The home screen is just as customizable with Nothing’s own widgets that let you access apps like Weather without having to actually open them. For instance, I can swipe up on the circle on the bottom left to see the current temperature as well as each day’s high and low. In the top left corner of my new phone, I’ve added a photo widget with pictures of my son that change each time I open the phone. This helps me keep what’s really important in mind instead of getting lost in my phone.
The same goes for the app icons on the Nothing Phone (2). While you can use the colored icons for each app that you’re likely all too familiar with, on the Google Play Store you can also download the Nothing Icon Pack. Nothing’s own apps already use its minimalistic, monochrome color scheme but this icon pack applies the company’s theme to every single app on your phone, regardless of how obscure it may be.
The reason behind this is that just like businesses do with their logos, companies use certain colors in their app icons to draw your attention to them. When every app’s icon looks the same, you’re going to open the particular app you were looking for when you took out your phone as opposed to getting sucked into an app you weren’t necessarily even thinking about.
Nothing OS and the smooth experience it provides overall have been enough to justify upgrading for me. However, when you flip the Nothing Phone around, that’s when things really get exciting.
A smartphone you’ll want to flip over
If this is your first time seeing the back of the Nothing Phone, you may be wondering why it has all these lights and what they’re for. Well, besides acting as a softer flashlight and a fill light for taking photos, the strips of light that make up Nothing’s iconic Glyph Interface each serve their own purpose, with some being more useful than others.
I won’t go into them all but here are a few of my favorites: the lightstrip at the bottom of the phone serves as a charging indicator, the one at the top right is used for essential notifications when the phone is flipped over in Flip to Glyph mode and the longer lightstrip underneath it can be set to act as a volume indicator. However, this one also had third-party app integrations (though only a few so far) and you can use it to see when your Uber is arriving for instance.
In addition to this, you can also use this lightstrip with Nothing’s Glyph timer — perfect for the Pomodoro Technique. I have my own Glyph Timer set to run for 30 minutes and so far, I’ve found it to be really helpful when I want to get some work done without distractions. You do have to flip the phone over to start your Glyph Timer (just like when you use Flip to Glyph to only see essential notifications) before you put it up on a stand like I’ve done here though.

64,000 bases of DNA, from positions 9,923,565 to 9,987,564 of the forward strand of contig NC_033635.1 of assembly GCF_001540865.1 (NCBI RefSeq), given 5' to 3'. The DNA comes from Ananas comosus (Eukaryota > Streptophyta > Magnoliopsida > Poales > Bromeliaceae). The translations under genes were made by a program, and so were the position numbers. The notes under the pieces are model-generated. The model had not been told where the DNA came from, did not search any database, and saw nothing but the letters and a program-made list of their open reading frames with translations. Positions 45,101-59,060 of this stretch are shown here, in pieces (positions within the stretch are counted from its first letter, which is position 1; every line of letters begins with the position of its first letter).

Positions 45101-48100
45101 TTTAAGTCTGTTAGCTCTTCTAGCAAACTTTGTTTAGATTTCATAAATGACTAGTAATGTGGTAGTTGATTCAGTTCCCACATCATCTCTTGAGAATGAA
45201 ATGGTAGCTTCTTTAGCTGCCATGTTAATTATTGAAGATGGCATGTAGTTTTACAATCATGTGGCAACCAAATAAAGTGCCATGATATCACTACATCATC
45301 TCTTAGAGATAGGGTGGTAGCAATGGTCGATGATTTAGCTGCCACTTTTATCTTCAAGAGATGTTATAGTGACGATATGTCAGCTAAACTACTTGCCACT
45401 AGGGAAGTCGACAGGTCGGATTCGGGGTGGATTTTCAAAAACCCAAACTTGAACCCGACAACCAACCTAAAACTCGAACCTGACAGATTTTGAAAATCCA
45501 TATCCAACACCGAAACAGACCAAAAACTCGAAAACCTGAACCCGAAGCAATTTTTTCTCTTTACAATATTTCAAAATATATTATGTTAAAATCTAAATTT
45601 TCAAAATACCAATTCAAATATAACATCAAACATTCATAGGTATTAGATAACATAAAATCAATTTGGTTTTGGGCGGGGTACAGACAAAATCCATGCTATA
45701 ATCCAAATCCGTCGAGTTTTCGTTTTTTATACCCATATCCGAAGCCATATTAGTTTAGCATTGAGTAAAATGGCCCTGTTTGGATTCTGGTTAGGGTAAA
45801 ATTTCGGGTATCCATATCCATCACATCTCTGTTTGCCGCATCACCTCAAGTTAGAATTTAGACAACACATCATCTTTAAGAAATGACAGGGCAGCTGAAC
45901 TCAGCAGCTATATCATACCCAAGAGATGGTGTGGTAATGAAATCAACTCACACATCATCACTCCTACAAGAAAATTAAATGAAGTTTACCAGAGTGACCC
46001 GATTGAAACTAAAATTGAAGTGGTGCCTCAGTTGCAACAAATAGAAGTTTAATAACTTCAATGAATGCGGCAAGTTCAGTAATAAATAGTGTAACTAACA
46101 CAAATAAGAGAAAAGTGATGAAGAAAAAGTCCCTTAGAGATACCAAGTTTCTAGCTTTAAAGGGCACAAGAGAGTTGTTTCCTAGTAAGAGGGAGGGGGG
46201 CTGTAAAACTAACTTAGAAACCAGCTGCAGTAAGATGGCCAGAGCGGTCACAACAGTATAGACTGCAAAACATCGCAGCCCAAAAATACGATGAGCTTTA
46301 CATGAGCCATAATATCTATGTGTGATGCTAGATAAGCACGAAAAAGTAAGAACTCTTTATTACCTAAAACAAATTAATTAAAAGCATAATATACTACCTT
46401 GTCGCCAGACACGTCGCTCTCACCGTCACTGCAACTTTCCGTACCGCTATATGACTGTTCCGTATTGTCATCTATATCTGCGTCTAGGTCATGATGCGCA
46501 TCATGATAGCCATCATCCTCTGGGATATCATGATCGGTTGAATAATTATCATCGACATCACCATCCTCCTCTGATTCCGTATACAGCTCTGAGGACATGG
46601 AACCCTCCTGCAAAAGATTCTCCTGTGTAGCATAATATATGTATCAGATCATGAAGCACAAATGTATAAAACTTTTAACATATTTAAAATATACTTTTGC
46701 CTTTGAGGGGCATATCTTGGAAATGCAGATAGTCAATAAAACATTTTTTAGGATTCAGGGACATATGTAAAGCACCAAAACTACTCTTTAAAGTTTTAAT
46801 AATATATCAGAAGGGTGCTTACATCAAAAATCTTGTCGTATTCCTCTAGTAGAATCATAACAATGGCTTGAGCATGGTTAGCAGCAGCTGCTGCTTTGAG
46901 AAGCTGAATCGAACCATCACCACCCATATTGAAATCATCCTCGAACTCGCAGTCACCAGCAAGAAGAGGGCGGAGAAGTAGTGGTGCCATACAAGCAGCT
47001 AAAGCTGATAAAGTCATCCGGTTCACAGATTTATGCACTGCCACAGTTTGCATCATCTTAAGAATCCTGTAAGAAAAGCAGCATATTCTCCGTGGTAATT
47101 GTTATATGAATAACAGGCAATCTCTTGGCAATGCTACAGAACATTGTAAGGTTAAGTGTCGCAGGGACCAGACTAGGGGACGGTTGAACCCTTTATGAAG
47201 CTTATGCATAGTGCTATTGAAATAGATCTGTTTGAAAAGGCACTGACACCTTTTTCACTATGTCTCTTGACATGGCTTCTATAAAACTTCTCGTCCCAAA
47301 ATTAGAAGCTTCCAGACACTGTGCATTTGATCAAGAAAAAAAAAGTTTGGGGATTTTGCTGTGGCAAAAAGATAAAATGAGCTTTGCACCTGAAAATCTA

The Glyph Interface is also used for notifications and incoming calls. When you get a notification or a call, it lights up in a preset pattern but you can assign a different one for each of the contacts in your phone. This is another neat feature and one you won’t find on any other smartphone.
You do need to download a separate Glyph Composer app but once it’s installed on your Nothing Phone, you can make your own Glyph Ringtones and save them. Personally, I’ve really just enjoyed trying out all of the different sound packs and playing my phone like a drum machine to entertain both myself and my toddler. So far, the creepy sounding DAN and 606, which is more like a drum kit, are my favorites. However, there’s also a Modem sound pack and even one developed in collaboration with Swedish House Mafia.
Standing out while blending in
My old OnePlus 7T Pro 5G McLaren was certainly ahead of its time and a unique phone in its own right but it pales in comparison to my new Nothing Phone (2). From the customizable software to its transparent back and Glyph Interface, there really isn’t any phone like it and probably won’t be for some time.
There is one aspect of the Nothing Phone I’ve entirely glossed over though. If you put it face up and side by side with one of the best iPhones, it’s quite hard for the average person to tell the difference. Those who know will be able to spot it but the Nothing Phone’s dimensions, outer frame, curvature and even its size are really quite close to an iPhone. After putting it next to my wife’s iPhone 14 Pro Max though, there’s one thing that Nothing did better than Apple: the phone’s volume and power buttons are slightly lower which makes them easier to reach.
I’m sure my family and even some of my friends might mistake my new Nothing Phone (2) for an iPhone. However, all I have to do is flip it over to show them one of the best things about Android. While Android phones will likely never be as ‘cool’ as an iPhone, you can still pick up a unique one like the Nothing Phone that actually tries to do something different for a change.